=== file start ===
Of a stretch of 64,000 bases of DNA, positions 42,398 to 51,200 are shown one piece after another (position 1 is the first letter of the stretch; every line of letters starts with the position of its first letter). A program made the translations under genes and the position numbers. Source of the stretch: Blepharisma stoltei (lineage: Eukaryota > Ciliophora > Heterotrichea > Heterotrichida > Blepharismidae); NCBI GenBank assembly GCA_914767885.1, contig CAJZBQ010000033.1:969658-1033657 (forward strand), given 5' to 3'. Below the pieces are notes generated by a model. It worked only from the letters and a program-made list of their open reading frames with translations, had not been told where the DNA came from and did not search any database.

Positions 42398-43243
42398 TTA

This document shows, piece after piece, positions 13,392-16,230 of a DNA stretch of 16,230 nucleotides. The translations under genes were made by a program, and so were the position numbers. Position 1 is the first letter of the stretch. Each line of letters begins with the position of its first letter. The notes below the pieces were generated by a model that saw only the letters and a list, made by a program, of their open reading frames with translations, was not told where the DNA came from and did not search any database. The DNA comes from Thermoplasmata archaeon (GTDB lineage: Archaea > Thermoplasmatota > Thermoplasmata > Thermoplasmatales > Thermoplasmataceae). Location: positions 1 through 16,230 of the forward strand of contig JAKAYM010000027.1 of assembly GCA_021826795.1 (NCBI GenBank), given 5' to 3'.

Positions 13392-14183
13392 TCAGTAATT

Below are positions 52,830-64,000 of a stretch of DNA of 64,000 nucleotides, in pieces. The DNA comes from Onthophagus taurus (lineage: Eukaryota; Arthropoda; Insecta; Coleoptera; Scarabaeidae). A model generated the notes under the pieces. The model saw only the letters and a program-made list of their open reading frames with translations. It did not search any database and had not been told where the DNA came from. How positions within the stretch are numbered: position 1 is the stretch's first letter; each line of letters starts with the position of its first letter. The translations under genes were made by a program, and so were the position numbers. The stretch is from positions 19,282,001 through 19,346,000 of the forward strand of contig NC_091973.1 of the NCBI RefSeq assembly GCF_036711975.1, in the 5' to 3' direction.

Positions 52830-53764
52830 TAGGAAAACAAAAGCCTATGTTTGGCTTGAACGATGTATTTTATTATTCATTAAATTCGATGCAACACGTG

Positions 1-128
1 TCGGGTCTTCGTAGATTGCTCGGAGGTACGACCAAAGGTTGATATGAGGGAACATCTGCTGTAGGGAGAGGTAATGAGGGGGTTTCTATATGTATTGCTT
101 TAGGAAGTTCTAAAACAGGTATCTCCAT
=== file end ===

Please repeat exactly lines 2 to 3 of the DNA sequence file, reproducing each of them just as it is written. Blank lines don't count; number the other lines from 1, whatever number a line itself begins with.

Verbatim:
Positions 42398-43243
42398 TTA